Presented by Elissa O'Loughlin and Jayne Girod-Holt in February 1996 at the Washington Conservation Guild's annual "Three-Ring Circus" (simultaneous sessions on paper and textiles, objects and paintings). Reprinted with permission from the Washington Conservation Guild Newsletter, March 1996, p. 4-5.
In 1989, a collection of nineteenth-century ships' crew lists were discovered stuck to the bottom of a painted metal map drawer. The documents had been placed in the drawer without additional enclosures and were left largely undisturbed, until they were scheduled to be moved to a new location in the 1980s. Upon their discovery, the whole drawer was sent to the conservation lab; Elissa O'Loughlin, Senior Conservator, explored treatment options and Jayne Girod-Holt, a third year Winterthur intern at the Archives, helped carry out the treatment on two additional drawers that were found with the same problems.
Ms. O'Loughlin's research on the metal map drawers took her back to the construction of the Archives building on the 1930's. There was no information on the paint manufacturer, but research on contemporary materials and techniques indicated that the paint binder could be linseed oil, natural resin or cellulose nitrate (possibly with a final coat of shellac or cellulose nitrate), while the institutional green pigment was most likely iron-based. Solubility tests revealed that the paint was soluble in ethanol and acetone; it appeared stable in water at first but became blanched and soft after prolonged exposure. The paint was tentatively identified as cellulose nitrate binder with a cellulose nitrate or shellac coating.
Why were these particular documents stuck to just some of the drawers? It seems likely that the drawers may have been wiped with a solvent-containing cleaner just prior to storing the documents, or that the documents themselves had been exposed to a chemical such as ethylene oxide just prior to storage. The weight of a large stack of documents filling the drawer to capacity would have contributed to the problem of adhesion.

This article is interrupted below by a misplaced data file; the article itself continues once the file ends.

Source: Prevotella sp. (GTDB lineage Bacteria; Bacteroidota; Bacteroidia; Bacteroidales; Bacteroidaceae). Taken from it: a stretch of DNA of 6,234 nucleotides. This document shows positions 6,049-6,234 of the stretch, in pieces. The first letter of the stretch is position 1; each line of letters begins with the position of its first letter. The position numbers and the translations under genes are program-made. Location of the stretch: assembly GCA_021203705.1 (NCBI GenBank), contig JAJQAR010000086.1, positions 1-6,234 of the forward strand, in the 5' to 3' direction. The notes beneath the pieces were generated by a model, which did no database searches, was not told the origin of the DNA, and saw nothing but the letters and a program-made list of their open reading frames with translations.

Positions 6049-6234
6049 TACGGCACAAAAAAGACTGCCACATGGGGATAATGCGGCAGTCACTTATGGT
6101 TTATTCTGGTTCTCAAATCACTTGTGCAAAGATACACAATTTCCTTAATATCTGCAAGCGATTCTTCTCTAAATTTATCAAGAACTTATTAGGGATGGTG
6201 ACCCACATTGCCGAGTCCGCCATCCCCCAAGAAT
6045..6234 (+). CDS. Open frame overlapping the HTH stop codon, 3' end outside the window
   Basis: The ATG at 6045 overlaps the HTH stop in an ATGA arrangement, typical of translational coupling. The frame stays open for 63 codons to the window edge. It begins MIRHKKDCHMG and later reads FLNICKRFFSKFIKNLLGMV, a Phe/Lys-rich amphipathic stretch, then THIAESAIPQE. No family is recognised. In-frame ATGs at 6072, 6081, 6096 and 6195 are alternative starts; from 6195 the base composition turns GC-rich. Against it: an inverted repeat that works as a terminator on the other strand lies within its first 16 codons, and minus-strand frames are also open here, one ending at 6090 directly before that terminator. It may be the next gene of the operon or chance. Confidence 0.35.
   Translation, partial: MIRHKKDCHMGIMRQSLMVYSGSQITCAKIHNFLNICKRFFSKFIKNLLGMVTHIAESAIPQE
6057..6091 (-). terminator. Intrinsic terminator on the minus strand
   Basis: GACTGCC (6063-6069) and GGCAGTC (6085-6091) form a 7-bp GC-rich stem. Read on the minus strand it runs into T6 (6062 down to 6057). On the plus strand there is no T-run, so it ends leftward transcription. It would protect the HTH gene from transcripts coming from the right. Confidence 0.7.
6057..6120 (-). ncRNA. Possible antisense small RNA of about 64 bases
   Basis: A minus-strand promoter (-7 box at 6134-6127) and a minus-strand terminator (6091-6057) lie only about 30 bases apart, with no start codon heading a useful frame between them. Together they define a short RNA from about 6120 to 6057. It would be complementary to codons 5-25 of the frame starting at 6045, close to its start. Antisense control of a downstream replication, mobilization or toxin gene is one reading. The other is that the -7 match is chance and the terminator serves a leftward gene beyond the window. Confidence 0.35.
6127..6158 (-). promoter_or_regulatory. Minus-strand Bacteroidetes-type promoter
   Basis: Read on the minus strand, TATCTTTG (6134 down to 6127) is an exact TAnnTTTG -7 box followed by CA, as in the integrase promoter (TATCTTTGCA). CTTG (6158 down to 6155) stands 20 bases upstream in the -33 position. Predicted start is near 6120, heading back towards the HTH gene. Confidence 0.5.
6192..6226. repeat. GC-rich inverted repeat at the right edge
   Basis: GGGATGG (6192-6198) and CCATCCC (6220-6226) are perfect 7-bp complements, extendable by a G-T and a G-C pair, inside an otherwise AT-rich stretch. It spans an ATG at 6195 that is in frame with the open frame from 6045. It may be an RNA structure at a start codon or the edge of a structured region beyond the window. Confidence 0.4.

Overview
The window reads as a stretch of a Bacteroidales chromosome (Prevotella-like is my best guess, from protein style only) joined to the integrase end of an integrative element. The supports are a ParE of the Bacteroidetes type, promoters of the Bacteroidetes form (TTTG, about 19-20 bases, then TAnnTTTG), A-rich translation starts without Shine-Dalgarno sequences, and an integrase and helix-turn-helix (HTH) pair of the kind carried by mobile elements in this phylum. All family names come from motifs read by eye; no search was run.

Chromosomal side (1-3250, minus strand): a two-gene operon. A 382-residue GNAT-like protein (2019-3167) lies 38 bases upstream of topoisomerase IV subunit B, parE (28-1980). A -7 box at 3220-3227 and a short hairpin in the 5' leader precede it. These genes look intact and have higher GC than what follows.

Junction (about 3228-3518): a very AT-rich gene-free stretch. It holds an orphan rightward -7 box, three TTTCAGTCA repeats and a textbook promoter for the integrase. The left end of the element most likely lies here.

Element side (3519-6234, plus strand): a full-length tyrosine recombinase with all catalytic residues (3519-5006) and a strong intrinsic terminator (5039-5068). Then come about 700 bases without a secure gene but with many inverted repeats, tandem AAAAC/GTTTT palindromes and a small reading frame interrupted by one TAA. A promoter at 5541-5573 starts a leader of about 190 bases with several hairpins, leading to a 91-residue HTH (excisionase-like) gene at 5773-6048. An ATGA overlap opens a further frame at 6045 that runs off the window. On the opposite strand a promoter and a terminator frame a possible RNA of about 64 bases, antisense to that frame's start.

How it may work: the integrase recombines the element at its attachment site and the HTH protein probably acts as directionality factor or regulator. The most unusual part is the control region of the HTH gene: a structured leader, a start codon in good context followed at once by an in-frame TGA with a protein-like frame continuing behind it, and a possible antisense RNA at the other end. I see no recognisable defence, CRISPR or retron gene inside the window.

The key question was how to break the bond between the paint and the paper document. Because the paint was so readily soluble in alcohol and acetone, these solvents were avoided in treatment because of the risk of staining the paper. The media on the documents tested stable in water, so water applications were explored, including alkaline solutions and steam. Raising the pH had no appreciable effect on the paint and steaming caused skinning and delamination of the paper before the paint was affected. Immersion was also tested after first facing a scrap of a document with heat-set tissue. After two to three hours the heat-set tissue floated off but the paint had noticeably softened. A single- edge razor was used to pare the fragment away from the drawer with the paint still attached. The residual paint was then removed with a soft brush while the document was immersed in a second, smaller bath.
With these positive results, Ms. O'Loughlin decided to treat the embedded lists by submerging the drawers (with documents) in deionized water for a period of four to five hours. This was long enough to cause the paint to soften and loosen from the metal. The paint was detached with the aid of flat, chisel-edged tools cut for this purpose, and each document was removed with the paint still attached. A Plexiglas dowel was used to aid the removal: the document was gently rolled around the dowel as it released from the drawer and transferred to a bath of deionized water for brush cleaning. The curve of the dowel also helped to crack the paint residue on the document, aiding its removal. Any remaining stubborn paint flakes were left until after the document had dried overnight, and were then removed under the microscope with a scalpel. After removal the documents were deacidified in a magnesium bicarbonate bath, dried, and mended with Japanese paper and wheat starch paste.
There is some residual staining of the documents which appears to have been caused by their initial adhesion to the paint. The paint itself remained blanched on the drawers after drying. It was interesting to note that the heavily inked areas of the documents seem to have protected the paint; these areas remained darker, creating a shadow image of the document on the drawer bottom. The paint was more soluble in acetone and ethanol after immersion. It is possible that the water bath caused a component of the paint to leech out, leaving it brittle and more vulnerable to solvents.
Since the treatment began on the first drawer, 28 more have been located in the stack areas. This unusual problem is therefore more widespread than initially thought; the speakers invited suggestions from the audience that might speed up the treatment process; it was interesting to hear ideas from objects conservators, who were present because their session was canceled.